Whilst KAIRA and an assortment of LOFAR's international stations were observing the ionosphere for effects of the solar eclipse on 20th March 2015, the main Dutch LOFAR array was imaging it in radio across the majority of the frequency range available with these antennas. Images were produced in near real time and released on social media as press releases later that day. Today, an ASTRON "Image of the Day" showed the latest movie of these images, also reproduced below.
Michiel Brentjens, who led the effort to run the experiment and produced the images describes the day at ASTRON in the Netherlands:
"The images shown here were observed in the high band from 115 to 170 MHz, while low band observations were happening using the very same stations. Every frame consists of 5.5 seconds of data, recorded at a cadence of once per 5 minutes.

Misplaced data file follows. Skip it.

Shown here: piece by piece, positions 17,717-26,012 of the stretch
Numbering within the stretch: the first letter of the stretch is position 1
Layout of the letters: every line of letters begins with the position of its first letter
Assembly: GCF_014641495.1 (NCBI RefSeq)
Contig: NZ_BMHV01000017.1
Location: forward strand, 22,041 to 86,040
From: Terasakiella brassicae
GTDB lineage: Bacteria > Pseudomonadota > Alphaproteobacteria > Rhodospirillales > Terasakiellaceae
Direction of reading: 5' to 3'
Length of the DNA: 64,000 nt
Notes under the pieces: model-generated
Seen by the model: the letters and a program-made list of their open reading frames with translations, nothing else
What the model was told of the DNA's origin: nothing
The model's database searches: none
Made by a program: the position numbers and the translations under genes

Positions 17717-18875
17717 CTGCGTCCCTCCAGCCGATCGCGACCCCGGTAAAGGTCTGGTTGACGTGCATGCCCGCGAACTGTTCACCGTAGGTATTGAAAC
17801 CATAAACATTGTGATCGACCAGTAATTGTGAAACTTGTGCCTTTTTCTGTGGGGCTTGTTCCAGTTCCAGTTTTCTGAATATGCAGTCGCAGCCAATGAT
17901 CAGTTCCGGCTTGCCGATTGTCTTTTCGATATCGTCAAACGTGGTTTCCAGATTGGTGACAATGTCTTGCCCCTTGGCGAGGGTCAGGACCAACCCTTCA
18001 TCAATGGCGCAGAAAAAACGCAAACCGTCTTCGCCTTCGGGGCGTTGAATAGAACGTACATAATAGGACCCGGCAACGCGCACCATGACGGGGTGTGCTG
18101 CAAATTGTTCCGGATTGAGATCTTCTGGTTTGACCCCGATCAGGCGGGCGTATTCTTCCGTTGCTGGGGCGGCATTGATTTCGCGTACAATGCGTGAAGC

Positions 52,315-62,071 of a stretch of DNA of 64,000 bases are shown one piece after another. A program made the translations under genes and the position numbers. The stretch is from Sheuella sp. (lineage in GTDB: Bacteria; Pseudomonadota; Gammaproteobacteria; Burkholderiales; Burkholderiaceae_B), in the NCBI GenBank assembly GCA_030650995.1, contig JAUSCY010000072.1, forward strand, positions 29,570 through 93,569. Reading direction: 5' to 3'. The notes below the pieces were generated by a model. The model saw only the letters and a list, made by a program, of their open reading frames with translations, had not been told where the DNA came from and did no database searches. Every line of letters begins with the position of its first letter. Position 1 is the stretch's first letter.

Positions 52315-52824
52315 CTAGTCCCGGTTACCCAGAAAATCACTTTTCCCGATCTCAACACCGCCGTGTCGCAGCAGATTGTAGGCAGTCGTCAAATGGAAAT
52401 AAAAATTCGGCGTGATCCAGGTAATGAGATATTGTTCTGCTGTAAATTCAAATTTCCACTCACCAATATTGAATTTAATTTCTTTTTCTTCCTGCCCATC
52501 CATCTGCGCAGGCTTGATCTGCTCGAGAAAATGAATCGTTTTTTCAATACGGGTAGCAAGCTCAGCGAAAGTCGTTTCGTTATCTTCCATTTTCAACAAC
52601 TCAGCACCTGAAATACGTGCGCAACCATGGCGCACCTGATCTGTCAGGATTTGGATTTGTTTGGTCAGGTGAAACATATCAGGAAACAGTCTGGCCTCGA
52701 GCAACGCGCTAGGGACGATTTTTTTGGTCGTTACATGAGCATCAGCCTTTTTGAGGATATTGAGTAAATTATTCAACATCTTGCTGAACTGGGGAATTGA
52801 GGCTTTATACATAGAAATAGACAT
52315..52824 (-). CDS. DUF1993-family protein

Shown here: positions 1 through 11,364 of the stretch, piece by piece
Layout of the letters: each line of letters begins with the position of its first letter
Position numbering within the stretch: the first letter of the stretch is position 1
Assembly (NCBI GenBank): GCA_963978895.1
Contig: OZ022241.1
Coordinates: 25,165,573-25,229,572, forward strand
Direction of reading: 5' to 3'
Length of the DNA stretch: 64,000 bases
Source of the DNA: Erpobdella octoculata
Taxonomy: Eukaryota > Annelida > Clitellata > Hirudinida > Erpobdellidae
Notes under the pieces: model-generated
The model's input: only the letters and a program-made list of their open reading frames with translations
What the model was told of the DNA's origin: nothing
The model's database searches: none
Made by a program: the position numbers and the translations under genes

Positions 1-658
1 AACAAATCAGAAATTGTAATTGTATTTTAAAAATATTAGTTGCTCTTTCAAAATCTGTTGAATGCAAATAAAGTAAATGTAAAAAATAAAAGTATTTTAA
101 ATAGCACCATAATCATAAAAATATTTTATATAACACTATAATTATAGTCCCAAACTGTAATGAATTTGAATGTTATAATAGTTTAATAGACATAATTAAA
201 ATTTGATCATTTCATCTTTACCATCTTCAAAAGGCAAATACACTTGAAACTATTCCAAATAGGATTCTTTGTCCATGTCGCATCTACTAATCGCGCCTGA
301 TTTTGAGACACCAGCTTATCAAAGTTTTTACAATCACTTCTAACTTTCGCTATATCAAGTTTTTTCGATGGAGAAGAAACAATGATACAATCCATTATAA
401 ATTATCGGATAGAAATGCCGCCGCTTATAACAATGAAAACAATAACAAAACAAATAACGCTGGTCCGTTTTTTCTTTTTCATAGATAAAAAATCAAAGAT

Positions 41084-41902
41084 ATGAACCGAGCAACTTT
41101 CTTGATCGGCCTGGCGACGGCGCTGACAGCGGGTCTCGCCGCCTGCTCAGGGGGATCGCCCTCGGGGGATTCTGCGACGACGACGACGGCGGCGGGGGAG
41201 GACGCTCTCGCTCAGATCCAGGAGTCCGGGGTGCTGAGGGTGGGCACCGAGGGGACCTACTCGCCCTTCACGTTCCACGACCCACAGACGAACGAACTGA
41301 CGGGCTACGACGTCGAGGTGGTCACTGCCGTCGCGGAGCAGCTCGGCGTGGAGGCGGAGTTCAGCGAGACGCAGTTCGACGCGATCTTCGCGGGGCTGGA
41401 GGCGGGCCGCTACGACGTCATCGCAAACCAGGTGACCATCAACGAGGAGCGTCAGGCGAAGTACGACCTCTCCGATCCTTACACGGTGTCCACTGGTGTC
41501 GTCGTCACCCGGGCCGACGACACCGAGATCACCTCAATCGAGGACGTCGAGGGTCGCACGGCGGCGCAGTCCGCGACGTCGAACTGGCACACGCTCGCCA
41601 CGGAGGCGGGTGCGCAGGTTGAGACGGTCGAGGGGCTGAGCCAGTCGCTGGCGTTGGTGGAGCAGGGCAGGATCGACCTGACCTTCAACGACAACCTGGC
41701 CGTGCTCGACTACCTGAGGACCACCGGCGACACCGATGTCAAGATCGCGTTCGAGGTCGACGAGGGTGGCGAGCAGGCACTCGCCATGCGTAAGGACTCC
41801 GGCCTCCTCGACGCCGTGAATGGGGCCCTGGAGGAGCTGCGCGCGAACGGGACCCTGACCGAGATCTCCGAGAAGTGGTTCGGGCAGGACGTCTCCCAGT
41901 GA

Soon after the first images appeared on twitter, an ad-hoc team of colleagues showed up in the control room to volunteer their services. In the end we had Roy van der Werp (media contacts and Astron overview page about the solar eclipse), Jan David Mol and Wouter Klijn (social media and notification of various web sites), Tammo Jan Dijkema (creating and updating movies of the eclipse up to the latest image, see movie), Ronald Halfwerk (Astron branding, and creating of eclipse movies combined with introductions to LOFAR and Astron), and Michiel Brentjens (observations and imaging)."
A superb effort from all involved!
Friday, 8 May 2015
As summer is on its way, here on Svalbard we have had the midnight sun for several weeks already. Last "night" turned out to be optimal to try a photomontage with the sun slowly approaching the northern horizon and being only hidden by the mountains.
The picture below is based on images taken between 22:00 yesterday evening and 03:15 today (local time), from the third floor exterior stairs of the Sjøskrenten student housing, in Longyearbyen.
|Picture: M. Grandin.|